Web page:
Technology and Human Rights

What are the risks? 

The technology sector plays a crucial role in advancing human rights and realizing the vision outlined in the 2030 Agenda for Sustainable Development. This includes facilitating mobile banking, improving access to healthcare, and enhancing remote learning. Additionally, technology enables greater citizen participation, fosters freedom of expression, and facilitates the coordination of democratic movements through various social media platforms. 

Nevertheless, technology companies have the potential to cause, contribute to, or be directly associated with adverse impacts on workers, users, customers, and other individuals or communities through their business activities and relationships. Issues at the intersection of technology, including artificial intelligence, and human rights include concerns such as privacy, freedom of expression, and non-discrimination online - collectively referred to as digital rights risks. These encompass a broad spectrum of issues spanning political participation and democratic process, security and conflict, child safety online, and supply chain impacts, including those affecting workers involved in content moderation and gig workers. 

How are Businesses Connected?

The Technology Sector includes platform companies, telecommunications firms, internet service providers, content providers, technology and artificial intelligence developers, hardware manufacturers, software developers, and more. Big tech platform corporations have come under scrutiny for their pivotal role and responsibility in the dissemination and proliferation of misinformation and viral hate speech. Additionally, they face criticism for heightened levels of illegal surveillance, attacks on democracy, censorship of dissident voices, and discrimination against marginalized communities, including racial and gender discrimination. The core issues lie in tech companies' business models, primarily driven by targeted advertising and the lack of accountability for the development and use of artificial intelligence, including inherently biased algorithms. 

Other sectors: The integration of Artificial Intelligence (AI) in industries such as healthcare, food and beverage, and automotive, while beneficial, also introduces significant human rights risks that need to be carefully managed, such as: 

  • Privacy, discrimination, and infringement of individual autonomy that can result from misuse or breaches of sensitive patient data processed by AI in the healthcare sector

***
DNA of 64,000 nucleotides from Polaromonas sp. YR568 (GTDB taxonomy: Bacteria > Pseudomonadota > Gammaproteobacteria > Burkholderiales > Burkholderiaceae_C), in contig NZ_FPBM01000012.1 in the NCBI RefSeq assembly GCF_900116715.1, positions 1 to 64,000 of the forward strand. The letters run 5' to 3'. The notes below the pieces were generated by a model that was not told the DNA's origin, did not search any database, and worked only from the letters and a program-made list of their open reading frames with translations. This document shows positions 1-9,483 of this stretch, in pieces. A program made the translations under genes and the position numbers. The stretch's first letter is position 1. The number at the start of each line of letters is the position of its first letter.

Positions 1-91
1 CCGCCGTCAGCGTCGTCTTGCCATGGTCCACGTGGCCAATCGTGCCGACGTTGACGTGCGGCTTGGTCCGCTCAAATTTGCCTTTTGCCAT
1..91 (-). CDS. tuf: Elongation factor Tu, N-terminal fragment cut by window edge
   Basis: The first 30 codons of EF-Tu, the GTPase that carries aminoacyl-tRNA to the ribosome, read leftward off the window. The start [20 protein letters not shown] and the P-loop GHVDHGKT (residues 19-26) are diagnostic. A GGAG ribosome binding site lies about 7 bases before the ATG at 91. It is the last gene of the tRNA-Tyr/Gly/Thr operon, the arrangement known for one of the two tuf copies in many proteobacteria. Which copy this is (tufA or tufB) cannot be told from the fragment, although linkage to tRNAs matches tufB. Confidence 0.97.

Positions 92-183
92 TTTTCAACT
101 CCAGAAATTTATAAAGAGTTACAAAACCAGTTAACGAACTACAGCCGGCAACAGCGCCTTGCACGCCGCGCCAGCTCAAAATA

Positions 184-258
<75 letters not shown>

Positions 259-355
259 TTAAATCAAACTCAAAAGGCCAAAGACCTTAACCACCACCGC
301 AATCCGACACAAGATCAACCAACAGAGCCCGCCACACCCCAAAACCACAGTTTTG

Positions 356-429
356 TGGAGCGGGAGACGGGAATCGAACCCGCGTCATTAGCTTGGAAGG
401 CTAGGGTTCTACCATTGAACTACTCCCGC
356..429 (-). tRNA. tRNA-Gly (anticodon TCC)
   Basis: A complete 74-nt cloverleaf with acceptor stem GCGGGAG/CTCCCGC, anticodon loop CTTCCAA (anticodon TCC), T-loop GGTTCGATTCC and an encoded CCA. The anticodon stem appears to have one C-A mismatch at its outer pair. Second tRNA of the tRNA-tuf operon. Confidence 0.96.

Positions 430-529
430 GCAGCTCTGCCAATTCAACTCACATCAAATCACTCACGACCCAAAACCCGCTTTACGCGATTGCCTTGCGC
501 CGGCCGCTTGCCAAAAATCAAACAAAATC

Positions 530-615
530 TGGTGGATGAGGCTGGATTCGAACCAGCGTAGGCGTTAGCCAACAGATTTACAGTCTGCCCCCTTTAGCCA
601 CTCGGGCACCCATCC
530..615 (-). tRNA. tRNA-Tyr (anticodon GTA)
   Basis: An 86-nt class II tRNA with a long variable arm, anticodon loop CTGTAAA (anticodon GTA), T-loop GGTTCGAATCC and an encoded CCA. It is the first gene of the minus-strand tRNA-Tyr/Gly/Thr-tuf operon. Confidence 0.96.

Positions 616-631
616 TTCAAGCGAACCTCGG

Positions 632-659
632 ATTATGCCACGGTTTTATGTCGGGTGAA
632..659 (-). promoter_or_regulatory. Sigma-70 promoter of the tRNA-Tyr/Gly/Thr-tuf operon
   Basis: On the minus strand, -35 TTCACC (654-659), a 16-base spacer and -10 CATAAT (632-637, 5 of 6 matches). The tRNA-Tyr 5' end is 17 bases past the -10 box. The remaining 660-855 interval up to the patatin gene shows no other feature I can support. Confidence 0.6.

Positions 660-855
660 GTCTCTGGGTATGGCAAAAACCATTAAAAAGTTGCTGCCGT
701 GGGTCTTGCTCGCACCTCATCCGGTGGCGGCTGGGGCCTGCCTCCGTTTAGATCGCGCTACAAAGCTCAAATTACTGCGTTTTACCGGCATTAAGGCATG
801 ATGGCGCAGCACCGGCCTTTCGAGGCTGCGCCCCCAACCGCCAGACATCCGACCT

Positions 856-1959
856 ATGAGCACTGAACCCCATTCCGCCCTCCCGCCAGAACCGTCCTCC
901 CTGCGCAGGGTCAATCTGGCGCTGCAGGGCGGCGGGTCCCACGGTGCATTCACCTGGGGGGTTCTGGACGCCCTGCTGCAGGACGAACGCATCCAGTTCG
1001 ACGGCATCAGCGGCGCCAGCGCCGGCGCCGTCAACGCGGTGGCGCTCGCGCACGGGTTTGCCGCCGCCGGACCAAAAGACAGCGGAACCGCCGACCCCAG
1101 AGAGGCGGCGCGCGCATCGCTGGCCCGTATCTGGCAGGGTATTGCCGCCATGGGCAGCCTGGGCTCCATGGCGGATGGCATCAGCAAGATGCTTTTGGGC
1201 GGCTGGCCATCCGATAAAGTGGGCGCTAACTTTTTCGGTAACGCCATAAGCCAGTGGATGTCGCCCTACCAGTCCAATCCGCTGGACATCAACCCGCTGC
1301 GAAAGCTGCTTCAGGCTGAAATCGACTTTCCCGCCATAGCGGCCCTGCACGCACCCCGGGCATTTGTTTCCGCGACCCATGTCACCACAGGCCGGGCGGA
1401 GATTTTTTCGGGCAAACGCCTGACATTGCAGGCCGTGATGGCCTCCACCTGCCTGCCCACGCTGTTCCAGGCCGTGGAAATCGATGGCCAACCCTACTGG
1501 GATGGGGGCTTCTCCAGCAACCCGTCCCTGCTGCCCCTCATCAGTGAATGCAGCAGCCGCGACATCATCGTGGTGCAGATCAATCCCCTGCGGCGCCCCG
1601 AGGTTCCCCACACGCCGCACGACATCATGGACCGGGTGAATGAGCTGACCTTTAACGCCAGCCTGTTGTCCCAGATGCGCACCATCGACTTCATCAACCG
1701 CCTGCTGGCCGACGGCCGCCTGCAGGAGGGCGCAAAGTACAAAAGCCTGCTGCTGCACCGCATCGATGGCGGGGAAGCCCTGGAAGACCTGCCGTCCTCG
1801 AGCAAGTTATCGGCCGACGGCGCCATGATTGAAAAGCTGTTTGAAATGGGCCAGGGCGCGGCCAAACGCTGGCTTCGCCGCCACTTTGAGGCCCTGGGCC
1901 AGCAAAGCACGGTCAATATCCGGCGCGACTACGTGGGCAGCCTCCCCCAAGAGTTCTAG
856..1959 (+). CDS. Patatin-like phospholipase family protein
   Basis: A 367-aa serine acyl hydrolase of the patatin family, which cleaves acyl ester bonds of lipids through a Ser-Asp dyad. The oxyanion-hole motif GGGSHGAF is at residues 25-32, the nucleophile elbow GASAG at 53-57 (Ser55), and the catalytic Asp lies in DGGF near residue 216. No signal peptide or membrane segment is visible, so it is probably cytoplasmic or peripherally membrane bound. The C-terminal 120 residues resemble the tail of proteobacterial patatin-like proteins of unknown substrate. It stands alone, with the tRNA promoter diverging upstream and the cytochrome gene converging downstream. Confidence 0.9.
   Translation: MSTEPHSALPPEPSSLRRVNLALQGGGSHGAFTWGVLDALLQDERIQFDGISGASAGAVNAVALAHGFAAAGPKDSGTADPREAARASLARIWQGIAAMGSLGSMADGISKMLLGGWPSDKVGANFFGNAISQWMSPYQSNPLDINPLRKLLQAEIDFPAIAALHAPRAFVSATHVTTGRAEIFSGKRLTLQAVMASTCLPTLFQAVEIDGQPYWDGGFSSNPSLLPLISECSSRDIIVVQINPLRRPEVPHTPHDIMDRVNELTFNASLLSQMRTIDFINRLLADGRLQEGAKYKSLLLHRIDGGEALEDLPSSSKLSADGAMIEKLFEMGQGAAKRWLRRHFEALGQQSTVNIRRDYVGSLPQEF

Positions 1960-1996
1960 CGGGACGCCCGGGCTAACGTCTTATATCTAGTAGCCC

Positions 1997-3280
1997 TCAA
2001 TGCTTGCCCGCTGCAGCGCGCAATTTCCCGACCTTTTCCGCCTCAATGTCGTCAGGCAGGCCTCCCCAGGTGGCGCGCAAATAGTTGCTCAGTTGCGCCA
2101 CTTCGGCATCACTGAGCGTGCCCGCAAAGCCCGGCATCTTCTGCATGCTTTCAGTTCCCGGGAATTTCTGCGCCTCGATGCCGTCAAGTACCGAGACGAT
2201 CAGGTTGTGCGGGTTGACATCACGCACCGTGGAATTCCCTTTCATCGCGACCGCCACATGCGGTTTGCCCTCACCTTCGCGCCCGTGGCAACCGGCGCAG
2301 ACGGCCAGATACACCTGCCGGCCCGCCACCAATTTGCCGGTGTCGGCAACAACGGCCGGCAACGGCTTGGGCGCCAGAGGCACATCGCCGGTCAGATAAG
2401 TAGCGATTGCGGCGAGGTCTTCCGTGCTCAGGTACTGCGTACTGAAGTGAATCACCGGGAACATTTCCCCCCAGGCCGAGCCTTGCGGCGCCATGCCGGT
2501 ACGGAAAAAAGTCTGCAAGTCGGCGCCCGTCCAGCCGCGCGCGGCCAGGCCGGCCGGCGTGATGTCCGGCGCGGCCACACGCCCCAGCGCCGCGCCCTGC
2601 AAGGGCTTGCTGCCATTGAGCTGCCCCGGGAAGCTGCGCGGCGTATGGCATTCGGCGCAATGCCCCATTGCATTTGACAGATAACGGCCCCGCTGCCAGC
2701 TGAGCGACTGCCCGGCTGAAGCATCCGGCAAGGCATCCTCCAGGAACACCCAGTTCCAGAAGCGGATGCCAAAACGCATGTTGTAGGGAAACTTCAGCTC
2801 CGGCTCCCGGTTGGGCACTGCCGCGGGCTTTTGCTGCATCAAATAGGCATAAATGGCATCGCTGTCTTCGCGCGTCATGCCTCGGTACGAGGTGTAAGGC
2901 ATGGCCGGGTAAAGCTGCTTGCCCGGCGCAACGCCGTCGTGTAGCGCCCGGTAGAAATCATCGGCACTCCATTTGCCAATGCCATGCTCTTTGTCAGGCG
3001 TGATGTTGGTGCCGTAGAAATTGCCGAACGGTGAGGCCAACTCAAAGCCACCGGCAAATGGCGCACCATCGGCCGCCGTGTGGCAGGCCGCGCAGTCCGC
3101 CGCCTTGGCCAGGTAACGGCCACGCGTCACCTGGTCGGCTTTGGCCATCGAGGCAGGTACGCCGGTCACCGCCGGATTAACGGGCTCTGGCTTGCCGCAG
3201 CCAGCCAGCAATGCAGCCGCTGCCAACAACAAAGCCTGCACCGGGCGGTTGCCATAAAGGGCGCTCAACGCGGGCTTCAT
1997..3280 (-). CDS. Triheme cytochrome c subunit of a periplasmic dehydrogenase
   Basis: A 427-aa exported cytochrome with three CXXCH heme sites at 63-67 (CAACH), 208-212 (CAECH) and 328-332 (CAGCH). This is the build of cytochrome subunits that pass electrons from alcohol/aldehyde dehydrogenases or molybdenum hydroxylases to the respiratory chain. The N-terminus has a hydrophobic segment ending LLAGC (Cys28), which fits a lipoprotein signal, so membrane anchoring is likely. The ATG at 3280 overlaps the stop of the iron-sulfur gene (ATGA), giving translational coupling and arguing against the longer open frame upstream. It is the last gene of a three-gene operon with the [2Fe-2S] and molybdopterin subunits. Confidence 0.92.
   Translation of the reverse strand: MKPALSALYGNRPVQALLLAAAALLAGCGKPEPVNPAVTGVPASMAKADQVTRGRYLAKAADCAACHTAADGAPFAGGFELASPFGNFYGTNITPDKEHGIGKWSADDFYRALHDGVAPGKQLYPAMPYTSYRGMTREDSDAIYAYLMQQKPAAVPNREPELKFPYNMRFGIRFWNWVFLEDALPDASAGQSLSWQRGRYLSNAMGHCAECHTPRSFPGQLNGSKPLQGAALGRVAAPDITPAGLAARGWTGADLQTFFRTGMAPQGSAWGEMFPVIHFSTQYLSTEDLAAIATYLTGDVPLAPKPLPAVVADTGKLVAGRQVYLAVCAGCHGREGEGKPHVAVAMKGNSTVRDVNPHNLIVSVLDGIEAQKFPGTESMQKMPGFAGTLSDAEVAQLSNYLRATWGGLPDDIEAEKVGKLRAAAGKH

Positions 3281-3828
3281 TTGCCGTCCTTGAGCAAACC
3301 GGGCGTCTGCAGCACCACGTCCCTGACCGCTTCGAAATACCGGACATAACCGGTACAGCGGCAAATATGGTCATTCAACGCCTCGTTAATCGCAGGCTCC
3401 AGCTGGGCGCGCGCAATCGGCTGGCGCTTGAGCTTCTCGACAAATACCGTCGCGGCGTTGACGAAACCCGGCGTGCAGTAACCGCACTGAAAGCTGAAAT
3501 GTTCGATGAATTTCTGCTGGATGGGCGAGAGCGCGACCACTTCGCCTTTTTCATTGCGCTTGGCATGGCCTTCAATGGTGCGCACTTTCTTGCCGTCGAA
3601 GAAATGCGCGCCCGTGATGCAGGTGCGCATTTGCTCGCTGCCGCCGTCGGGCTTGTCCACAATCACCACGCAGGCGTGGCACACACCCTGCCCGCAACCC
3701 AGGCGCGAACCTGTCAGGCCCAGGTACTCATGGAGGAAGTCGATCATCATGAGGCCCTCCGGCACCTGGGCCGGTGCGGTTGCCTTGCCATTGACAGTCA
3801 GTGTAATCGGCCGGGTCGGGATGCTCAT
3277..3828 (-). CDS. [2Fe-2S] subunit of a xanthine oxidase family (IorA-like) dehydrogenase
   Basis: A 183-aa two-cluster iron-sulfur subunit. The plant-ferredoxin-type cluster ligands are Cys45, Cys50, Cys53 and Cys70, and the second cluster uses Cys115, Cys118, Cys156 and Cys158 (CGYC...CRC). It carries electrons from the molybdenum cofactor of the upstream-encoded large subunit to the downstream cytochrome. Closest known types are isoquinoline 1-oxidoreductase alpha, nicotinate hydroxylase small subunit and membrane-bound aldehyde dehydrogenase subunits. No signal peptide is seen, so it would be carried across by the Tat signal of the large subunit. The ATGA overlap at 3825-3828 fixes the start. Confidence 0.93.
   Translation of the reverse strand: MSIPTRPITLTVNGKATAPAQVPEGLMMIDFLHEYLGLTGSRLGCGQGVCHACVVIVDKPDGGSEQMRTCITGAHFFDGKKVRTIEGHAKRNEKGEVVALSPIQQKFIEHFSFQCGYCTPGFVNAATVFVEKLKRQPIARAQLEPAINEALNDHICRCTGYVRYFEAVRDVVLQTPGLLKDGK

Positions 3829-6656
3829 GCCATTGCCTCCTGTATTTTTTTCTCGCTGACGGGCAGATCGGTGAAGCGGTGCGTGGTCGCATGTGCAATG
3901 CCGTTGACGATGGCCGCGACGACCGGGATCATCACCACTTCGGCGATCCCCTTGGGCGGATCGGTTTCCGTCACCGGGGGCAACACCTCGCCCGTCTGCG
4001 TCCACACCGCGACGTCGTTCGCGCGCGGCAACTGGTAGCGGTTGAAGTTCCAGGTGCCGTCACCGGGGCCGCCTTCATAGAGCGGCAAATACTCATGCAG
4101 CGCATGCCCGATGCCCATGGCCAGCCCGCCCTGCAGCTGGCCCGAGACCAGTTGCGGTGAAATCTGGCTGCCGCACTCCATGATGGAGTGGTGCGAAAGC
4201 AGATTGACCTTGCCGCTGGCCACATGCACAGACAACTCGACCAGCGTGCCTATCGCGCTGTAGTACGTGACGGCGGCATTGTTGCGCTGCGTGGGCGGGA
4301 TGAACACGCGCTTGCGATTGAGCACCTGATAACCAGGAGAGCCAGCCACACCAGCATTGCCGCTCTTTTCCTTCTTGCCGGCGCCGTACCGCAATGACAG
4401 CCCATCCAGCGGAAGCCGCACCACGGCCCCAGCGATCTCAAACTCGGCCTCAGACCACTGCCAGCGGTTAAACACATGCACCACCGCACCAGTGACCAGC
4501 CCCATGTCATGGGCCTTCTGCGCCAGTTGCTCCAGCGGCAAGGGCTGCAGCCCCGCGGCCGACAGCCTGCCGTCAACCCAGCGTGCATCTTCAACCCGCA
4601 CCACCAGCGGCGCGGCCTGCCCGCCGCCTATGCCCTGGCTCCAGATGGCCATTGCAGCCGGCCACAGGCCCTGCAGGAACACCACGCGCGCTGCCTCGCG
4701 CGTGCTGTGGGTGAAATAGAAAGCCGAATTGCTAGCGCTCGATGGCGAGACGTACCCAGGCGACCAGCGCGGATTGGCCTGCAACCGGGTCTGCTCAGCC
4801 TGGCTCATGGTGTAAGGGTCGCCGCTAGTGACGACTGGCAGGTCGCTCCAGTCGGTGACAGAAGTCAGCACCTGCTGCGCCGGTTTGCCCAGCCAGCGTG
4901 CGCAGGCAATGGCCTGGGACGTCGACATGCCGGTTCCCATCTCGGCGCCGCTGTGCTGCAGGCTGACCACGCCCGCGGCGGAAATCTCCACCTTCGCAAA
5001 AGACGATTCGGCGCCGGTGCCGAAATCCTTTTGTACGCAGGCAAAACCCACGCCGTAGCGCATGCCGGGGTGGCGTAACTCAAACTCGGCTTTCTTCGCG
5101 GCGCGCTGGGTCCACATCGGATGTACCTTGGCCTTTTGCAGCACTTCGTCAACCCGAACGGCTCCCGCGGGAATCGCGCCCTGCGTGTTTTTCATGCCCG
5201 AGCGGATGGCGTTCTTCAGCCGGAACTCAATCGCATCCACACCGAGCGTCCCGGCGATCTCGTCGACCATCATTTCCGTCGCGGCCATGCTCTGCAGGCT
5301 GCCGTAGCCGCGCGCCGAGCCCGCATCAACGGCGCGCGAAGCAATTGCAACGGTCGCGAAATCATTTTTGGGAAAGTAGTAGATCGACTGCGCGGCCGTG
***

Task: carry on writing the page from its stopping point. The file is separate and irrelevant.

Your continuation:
• Workforce displacement, exacerbation of inequalities, and reliable food safety and quality oversight in the food and beverage industry through AI-driven automation; and

  • Accountability, moral decision-making, and discrimination within the automotive industry's deployment of AI in autonomous vehicles through algorithmic biases. 

Therefore, while AI offers transformative possibilities, its deployment must be governed by robust ethical frameworks and regulatory measures to mitigate these human rights risks, ensuring that the march of technology aligns with the imperatives of human dignity and equality. 

How can Investors Respond?

As an integral component of their human rights diligence, investors should actively engage with their portfolio companies across both the technology sector and other industries to ensure the responsible development, deployment and utilization of technology in their business operations. This involves adopting and implementing human rights due diligence policies and processes that uphold human rights international standards. Importantly, these measures should include mechanisms that empower victims of abuses with avenues for seeking remedies. 

Investors can also advocate with governments and standard-setting bodies to design and implement a smart mix of robust, mandatory, and voluntary measures and incentives to create enabling environments for responsible business conduct. Some of these measures to address human rights risks include pressing companies to: 

  1. Identify human rights risks linked to business operations, which includes assessing the adequacy of training data and its potential bias through multi-stakeholder engagement. 

  2. Being transparent about efforts to identify, prevent, and mitigate human rights risks. 

  3. Making visible avenues and processes for redress for those affected by adverse impacts, including discriminatory outputs. 

Featured Resources

Technology & Human Rights: Salient Risk Briefings

Find briefings on privacy and data protection, freedom of opinion and expression, conflict and security, discrimination, political participation, and child rights.

Ranking Digital Rights 2022 Results

View rankings of 'Big Tech' and 'Telco Giant' companies

How to Participate

The Investor Alliance facilitates strategic conversations and provides tools to support investor engagement as part of our commitment to embedding respect for human rights into corporate policy. To learn more and become involved in this engagement on ICT, please contact Anita Dorett.